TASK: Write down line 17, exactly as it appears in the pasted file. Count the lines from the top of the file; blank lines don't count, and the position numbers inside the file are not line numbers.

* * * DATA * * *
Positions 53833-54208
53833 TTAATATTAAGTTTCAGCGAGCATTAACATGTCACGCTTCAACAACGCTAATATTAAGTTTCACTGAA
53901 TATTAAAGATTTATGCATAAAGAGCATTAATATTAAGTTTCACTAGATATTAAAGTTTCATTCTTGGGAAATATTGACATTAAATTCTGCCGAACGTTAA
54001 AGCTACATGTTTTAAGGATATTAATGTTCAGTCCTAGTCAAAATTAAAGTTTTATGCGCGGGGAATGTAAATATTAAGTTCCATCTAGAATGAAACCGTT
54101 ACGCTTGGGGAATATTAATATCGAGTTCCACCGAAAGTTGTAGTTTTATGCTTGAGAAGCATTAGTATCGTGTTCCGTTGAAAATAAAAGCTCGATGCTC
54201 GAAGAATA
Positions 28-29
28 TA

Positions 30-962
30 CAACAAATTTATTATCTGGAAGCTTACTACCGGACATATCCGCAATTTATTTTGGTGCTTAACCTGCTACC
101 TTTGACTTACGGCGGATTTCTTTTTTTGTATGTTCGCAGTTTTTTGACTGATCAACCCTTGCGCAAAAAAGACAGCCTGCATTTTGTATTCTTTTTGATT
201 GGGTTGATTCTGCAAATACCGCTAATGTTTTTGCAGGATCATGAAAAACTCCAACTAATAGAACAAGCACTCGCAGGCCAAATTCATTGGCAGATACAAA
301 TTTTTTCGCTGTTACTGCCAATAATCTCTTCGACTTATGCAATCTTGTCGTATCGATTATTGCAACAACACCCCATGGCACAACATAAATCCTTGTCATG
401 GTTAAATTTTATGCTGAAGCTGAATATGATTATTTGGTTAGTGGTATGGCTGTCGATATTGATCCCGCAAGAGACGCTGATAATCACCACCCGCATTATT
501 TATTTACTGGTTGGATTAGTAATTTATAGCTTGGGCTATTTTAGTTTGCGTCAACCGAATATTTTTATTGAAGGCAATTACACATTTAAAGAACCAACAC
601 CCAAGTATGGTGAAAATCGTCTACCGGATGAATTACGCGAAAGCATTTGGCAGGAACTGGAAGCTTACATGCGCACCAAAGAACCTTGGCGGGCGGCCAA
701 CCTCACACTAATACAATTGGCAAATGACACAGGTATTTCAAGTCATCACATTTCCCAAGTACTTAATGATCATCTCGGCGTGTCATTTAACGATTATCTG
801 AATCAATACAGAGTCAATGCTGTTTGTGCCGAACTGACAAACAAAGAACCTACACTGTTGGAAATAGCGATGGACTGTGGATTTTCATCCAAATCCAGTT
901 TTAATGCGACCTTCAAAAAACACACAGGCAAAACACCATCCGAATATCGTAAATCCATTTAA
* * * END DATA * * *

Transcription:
701 CCTCACACTAATACAATTGGCAAATGACACAGGTATTTCAAGTCATCACATTTCCCAAGTACTTAATGATCATCTCGGCGTGTCATTTAACGATTATCTG